This is a great one because it’s often a relationship builder. It means “in real life” (as opposed to online or over the phone) and is great for saying things like “Would love to see you soon IRL!” Just be sure you’re not committing one of these annoying text habits when you reply with this.
Who has time to text out “estimated time of arrival”?! In fact, you’ll certainly hear this abbreviation spoken out loud quite a bit too. You’re just as likely to hear “Looking forward to seeing you tonight, what’s your ETA?” spoken as you are to see it in a text.
This is another one that’s quite popular beyond the realm of texting. When’s the last time you heard someone say all three words: “too much information”? If your friend of a friend shares every last detail of their bout of food poisoning on the socials, the simple three-letter response “TMI!” says it all. Another way you’ll see this, including in person, is when someone prefaces a story with “This might be TMI, but …” to give listeners a heads-up and perhaps make them expect something worse than what is actually about to be said.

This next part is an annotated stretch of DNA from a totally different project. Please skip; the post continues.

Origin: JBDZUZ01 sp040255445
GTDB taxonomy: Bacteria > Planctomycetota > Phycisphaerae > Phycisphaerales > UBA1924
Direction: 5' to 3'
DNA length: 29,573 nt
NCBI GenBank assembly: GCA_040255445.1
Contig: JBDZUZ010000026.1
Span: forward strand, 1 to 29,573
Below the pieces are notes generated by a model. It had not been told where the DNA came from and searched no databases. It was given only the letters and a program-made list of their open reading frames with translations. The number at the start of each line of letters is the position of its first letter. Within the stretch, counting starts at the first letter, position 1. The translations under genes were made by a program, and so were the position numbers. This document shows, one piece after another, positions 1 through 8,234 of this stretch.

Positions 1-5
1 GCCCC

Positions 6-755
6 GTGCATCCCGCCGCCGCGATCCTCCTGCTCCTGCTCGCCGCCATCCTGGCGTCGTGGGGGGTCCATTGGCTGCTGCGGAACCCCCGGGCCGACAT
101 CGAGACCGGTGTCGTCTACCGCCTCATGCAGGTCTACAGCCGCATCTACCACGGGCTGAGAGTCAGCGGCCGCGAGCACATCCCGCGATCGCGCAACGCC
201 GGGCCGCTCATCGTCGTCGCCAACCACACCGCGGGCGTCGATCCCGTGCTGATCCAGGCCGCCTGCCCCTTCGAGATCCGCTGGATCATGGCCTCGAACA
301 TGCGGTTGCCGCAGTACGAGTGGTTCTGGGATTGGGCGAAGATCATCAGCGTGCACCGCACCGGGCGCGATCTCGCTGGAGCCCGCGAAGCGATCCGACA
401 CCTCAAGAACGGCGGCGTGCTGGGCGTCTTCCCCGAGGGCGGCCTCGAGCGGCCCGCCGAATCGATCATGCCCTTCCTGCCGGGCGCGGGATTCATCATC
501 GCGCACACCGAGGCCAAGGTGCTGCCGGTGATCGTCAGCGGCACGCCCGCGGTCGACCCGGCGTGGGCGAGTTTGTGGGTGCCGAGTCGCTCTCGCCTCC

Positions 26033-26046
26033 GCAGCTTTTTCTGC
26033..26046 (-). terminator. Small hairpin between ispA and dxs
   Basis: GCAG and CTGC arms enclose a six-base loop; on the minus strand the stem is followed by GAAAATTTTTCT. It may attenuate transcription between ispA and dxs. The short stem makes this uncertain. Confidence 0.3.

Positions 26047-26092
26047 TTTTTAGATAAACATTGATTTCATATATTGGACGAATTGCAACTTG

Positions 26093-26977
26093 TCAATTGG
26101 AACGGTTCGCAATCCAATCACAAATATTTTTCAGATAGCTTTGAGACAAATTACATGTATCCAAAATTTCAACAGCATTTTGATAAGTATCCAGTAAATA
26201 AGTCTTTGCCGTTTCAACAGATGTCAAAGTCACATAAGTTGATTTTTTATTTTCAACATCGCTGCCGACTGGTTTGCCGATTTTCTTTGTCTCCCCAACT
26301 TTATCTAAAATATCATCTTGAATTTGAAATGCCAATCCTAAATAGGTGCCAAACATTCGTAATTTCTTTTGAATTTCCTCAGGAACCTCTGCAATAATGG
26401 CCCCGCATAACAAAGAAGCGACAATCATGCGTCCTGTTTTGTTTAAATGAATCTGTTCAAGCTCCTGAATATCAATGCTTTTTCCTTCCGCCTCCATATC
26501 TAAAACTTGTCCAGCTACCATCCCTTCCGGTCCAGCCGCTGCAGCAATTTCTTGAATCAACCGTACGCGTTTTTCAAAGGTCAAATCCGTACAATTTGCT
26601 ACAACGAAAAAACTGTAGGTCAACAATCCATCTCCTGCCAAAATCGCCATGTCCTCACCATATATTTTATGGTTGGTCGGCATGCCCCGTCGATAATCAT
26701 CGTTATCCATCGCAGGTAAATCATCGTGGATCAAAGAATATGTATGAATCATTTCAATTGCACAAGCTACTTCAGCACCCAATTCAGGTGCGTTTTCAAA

FR stands for “for real.” You can use it when you agree with somebody, or if you are trying to stress the authenticity and “realness” of a statement you’re making. If somebody texts you “I really loved that movie!” you could respond “FR, I think it’s the best movie out right now. I loved the action scenes!”
YNK stands for “you never know.” This is a great way to encourage friends and family to try new things or take risks! YNK what the outcome will be—and it could be something totally fabulous. If a friend is going back and forth on leaving their job, you could text them “YNK—you could find your dream job!”
Social media abbreviations